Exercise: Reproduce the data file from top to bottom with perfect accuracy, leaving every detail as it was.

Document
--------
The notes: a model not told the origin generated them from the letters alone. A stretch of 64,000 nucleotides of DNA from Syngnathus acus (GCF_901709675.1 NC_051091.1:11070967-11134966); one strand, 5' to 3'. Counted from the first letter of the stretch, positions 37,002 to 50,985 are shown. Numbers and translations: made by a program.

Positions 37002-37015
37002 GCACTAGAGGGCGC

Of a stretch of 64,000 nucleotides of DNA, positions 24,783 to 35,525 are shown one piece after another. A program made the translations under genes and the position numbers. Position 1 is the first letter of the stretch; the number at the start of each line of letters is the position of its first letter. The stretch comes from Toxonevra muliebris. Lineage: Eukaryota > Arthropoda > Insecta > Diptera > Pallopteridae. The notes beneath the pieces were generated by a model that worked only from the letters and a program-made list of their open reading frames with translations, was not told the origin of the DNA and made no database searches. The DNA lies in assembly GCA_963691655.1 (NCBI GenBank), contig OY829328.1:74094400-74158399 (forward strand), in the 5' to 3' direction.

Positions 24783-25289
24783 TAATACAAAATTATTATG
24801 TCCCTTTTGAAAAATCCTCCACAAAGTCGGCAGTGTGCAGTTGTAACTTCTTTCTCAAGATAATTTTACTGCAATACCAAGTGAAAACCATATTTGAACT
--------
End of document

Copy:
The notes: a model not told the origin generated them from the letters alone. A stretch of 64,000 nucleotides of DNA from Syngnathus acus (GCF_901709675.1 NC_051091.1:11070967-11134966); one strand, 5' to 3'. Counted from the first letter of the stretch, positions 37,002 to 50,985 are shown. Numbers and translations: made by a program.

Positions 37002-37015
37002 GCACTAGAGGGCGC

Of a stretch of 64,000 nucleotides of DNA, positions 24,783 to 35,525 are shown one piece after another. A program made the translations under genes and the position numbers. Position 1 is the first letter of the stretch; the number at the start of each line of letters is the position of its first letter. The stretch comes from Toxonevra muliebris. Lineage: Eukaryota > Arthropoda > Insecta > Diptera > Pallopteridae. The notes beneath the pieces were generated by a model that worked only from the letters and a program-made list of their open reading frames with translations, was not told the origin of the DNA and made no database searches. The DNA lies in assembly GCA_963691655.1 (NCBI GenBank), contig OY829328.1:74094400-74158399 (forward strand), in the 5' to 3' direction.

Positions 24783-25289
24783 TAATACAAAATTATTATG
24801 TCCCTTTTGAAAAATCCTCCACAAAGTCGGCAGTGTGCAGTTGTAACTTCTTTCTCAAGATAATTTTACTGCAATACCAAGTGAAAACCATATTTGAACT